8.3 Nursing Mothers

Tacrolimus is excreted in human milk. As the effect of chronic exposure to tacrolimus in healthy infants is not established, patients maintained on tacrolimus should discontinue nursing taking into consideration importance of drug to the mother.

8.4 Pediatric Use

The safety and efficacy of Tacrolimus Capsules USP in pediatric kidney and heart transplant patients have not been established. Successful liver transplants have been performed in pediatric patients (ages up to 16 years) using Tacrolimus Capsules USP. Two randomized active controlled trials of Tacrolimus Capsules USP in primary liver transplantation included 56 pediatric patients. Thirty-one patients were randomized to tacrolimus-based and 25 to cyclosporine-based therapies. Additionally, a minimum of 122 pediatric patients were studied in an uncontrolled trial of tacrolimus in living related donor liver transplantation. Pediatric patients generally required higher doses of Tacrolimus Capsules USP to maintain blood trough concentrations of tacrolimus similar to adult patients [see Dosage and Administration(2.2)].

8.5 Geriatric Use

Clinical trials of Tacrolimus Capsules USP did not include sufficient numbers of subjects aged 65 and over to determine whether they respond differently from younger subjects. Other reported clinical experience has not identified differences in responses between the elderly and younger patients. In general, dose selection for an elderly patient should be cautious, usually starting at the low end of the dosing range, reflecting the greater frequency of decreased hepatic and renal function, and of concomitant disease or other drug therapy.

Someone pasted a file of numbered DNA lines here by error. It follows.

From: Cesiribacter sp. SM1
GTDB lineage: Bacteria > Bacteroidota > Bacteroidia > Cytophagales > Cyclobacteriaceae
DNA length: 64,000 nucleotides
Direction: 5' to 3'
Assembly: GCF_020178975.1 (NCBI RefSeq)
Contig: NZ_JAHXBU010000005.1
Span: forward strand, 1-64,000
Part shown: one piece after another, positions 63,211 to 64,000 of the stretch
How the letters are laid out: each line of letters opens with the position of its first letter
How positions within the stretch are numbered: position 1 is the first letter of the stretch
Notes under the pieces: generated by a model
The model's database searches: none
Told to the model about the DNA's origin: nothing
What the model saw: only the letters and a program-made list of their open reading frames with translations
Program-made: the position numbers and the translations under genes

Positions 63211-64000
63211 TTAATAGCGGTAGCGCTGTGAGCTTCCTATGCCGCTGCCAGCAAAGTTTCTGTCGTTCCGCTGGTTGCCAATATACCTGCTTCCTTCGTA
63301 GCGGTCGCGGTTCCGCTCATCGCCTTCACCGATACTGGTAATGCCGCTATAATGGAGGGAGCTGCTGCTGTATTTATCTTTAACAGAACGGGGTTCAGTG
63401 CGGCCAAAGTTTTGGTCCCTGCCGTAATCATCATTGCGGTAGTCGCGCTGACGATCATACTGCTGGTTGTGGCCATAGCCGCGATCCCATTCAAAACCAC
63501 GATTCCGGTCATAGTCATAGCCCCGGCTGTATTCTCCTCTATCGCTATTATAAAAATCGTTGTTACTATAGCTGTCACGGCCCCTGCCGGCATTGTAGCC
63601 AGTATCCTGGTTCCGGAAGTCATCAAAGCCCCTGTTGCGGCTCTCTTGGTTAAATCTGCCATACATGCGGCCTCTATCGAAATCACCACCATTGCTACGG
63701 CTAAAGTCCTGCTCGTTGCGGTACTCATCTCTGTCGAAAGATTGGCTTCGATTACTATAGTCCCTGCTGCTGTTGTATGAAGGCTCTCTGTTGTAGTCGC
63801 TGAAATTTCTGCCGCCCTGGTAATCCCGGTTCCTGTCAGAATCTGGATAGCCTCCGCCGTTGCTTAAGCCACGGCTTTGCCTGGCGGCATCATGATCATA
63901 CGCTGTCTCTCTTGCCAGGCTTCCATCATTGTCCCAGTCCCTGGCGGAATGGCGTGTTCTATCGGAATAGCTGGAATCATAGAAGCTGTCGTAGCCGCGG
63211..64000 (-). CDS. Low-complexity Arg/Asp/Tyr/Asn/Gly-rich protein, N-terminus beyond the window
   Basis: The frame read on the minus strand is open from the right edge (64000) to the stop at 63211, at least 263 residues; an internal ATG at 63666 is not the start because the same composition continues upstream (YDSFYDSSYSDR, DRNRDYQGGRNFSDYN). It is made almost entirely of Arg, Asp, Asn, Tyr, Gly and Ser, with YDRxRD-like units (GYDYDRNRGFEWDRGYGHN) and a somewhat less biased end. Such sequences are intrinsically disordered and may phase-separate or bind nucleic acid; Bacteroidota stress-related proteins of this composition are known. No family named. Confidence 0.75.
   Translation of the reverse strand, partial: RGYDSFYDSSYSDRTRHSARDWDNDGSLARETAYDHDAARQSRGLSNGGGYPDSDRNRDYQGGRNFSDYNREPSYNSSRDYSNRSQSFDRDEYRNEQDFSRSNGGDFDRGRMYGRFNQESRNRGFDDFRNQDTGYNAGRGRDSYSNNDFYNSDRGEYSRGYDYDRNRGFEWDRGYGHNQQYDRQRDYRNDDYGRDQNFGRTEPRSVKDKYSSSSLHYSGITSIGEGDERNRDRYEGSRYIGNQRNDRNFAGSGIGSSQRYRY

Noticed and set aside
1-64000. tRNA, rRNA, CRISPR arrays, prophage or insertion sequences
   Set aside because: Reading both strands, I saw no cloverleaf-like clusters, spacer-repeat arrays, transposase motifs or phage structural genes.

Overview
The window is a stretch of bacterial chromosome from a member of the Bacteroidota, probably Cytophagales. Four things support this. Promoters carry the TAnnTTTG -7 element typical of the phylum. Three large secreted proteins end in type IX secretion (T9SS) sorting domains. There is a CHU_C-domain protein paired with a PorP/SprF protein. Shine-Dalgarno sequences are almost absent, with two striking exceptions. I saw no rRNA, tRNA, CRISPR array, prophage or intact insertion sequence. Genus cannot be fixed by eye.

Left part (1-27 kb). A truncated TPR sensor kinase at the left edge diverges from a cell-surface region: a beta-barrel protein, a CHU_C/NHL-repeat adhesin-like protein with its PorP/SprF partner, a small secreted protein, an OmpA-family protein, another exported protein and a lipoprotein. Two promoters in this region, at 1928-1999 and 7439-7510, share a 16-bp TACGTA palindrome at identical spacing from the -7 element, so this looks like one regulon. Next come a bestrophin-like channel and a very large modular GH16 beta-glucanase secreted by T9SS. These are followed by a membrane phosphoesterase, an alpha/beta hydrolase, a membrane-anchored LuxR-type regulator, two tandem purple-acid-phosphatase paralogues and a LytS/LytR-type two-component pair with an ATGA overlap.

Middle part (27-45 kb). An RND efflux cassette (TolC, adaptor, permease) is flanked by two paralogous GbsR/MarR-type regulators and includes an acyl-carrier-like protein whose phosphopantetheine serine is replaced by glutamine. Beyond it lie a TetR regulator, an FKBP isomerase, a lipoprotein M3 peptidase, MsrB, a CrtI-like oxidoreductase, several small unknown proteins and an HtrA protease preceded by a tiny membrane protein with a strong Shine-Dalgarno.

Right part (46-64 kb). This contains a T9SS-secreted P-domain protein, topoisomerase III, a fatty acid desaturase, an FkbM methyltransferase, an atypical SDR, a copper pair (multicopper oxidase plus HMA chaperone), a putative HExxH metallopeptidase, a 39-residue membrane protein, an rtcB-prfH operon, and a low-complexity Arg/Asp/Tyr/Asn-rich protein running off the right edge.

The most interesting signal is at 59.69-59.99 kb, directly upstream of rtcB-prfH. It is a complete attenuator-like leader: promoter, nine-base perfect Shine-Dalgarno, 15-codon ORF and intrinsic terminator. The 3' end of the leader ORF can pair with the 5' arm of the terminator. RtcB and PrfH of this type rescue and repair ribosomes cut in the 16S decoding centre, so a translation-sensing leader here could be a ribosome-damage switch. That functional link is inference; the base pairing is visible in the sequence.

8.6 Use in Renal Impairment

The pharmacokinetics of tacrolimus in patients with renal impairment was similar to that in healthy volunteers with normal renal function. However, consideration should be given to dosing Tacrolimus Capsules USP at the lower end of the therapeutic dosing range in patients who have received a liver or heart transplant and have pre-existing renal impairment. Further reductions in dose below the targeted range may be required [see Dosage and Administration (2.3) and Clinical Pharmacology (12.3)].

8.7 Use in Hepatic Impairment

The mean clearance of tacrolimus was substantially lower in patients with severe hepatic impairment (mean Child-Pugh score: >10) compared to healthy volunteers with normal hepatic function. Close monitoring of tacrolimus trough concentrations is warranted in patients with hepatic impairment [see Clinical Pharmacology (12.3)].

The use of Tacrolimus Capsules USP in liver transplant recipients experiencing post-transplant hepatic impairment may be associated with increased risk of developing renal insufficiency related to high whole-blood trough concentrations of tacrolimus. These patients should be monitored closely and dosage adjustments should be considered. Some evidence suggests that lower doses should be used in these patients [see Dosage and Administration (2.3) and Clinical Pharmacology (12.3)].

10 OVERDOSAGE

Limited overdosage experience is available. Acute overdosages of up to 30 times the intended dose have been reported. Almost all cases have been asymptomatic and all patients recovered with no sequelae. Acute overdosage was sometimes followed by adverse reactions consistent with those listed in Adverse Reactions (6) (including tremors, abnormal renal function, hypertension, and peripheral edema); in one case of acute overdosage, transient urticaria and lethargy were observed. Based on the poor aqueous solubility and extensive erythrocyte and plasma protein binding, it is anticipated that tacrolimus is not dialyzable to any significant extent; there is no experience with charcoal hemoperfusion. The oral use of activated charcoal has been reported in treating acute overdoses, but experience has not been sufficient to warrant recommending its use. General supportive measures and treatment of specific symptoms should be followed in all cases of overdosage.

In acute oral studies, mortalities were seen at or above the following doses: in adult rats, 52 times the recommended human oral dose; in immature rats, 16 times the recommended oral dose; (all based on body surface area corrections).